Florida's Invasive Burmese Pythons “Likely Impossible” To Defeat, Scientists Worry

Burmese pythons have spread exponentially in the past 20 years, now appearing as far north as West Palm Beach and Fort Myers.

<p>ToscaWhi/Getty Images</p>

ToscaWhi/Getty Images

Florida residents will need to get used to their most-troublesome neighbors.

Despite some progress, complete eradication of Burmese pythons in southern Florida was deemed “likely impossible" by authors of a paper produced by the United States Geological Survey (USGS) earlier this year.

The paper, published in January, analyzed 250 studies from over three decades about the invasive species' presence in Florida and its rapid spread across the state. Experts even went so far as to categorize efforts to control the pythons as “one of the most intractable invasive-species management issues across the globe.”


Burmese python sightings in Florida were first recorded around Everglades National Park (ENP) in 1979. Subsequent sightings were written off as "individual escapes or releases" until the late 1990s and early 2000s, "when confirmation of a reproducing [python] population in ENP prompted their recognition as an established invasive species."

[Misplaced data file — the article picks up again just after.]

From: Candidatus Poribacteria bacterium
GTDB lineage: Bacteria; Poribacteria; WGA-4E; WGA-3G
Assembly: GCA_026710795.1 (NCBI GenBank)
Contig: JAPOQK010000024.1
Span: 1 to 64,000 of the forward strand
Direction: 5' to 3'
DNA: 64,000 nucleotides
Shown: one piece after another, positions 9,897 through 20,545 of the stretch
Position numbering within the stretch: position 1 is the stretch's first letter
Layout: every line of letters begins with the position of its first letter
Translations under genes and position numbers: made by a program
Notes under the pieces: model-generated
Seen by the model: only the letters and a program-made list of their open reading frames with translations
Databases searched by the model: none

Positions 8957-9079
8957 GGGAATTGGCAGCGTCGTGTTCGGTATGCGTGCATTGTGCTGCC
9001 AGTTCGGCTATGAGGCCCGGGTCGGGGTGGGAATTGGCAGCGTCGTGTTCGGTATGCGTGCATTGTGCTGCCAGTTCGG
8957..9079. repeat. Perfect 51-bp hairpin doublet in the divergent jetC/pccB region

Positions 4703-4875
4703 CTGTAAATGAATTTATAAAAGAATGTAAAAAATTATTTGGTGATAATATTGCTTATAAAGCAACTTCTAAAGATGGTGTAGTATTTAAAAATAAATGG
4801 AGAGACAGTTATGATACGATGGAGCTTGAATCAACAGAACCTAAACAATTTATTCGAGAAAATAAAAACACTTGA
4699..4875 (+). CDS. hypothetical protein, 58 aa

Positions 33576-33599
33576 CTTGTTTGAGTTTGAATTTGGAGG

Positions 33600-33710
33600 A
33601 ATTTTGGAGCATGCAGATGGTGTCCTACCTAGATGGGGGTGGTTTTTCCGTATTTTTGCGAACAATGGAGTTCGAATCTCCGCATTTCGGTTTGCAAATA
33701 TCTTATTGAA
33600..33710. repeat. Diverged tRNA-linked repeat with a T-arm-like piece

In the four decades since the first invader was recorded in Florida, the python population has grown and spread, “consuming native wildlife and altering the food web in the Everglades," the paper notes.

According to maps shared by the Sun-Sentinel, Burmese pythons have spread exponentially in the past 20 years, now appearing as far north as West Palm Beach and Fort Myers.

As for why the Burmese python has proven so difficult to eradicate, scientists say that a “unique combination of inaccessible habitat and the cryptic and resilient nature of pythons” has made them “extremely challenging” to detect in the subtropical environment of southern Florida—a habitat that closely resembles their native home in southeast Asia. In southern Florida, adult Burmese pythons reach sizes that are too large for most predators to kill them. Humans are their only true threat.

Burmese pythons are one of the largest snake species in the world, with adults in Florida growing to an average length between six and nine feet. In 2022, A team of wildlife biologists with the Conservancy of Southwest Florida captured an eight-foot-long, 215-pound female Burmese python loaded with 122 developing eggs.

Experts estimate that there are at least tens of thousands pythons currently thriving in Florida’s remote habitats. According to the Fish and Wildlife Conservation Commission, more than 18,000 have been removed since 2000, including 2,500 in 2022.

But there is one piece of good news in the USGS paper: there have been no reports of humans being killed by wild Burmese pythons in Florida.

Nonnative species can be reported to FWC using the IveGot1 app, submitting a form at or calling the Exotic Species Hotline at 888-483-4681.

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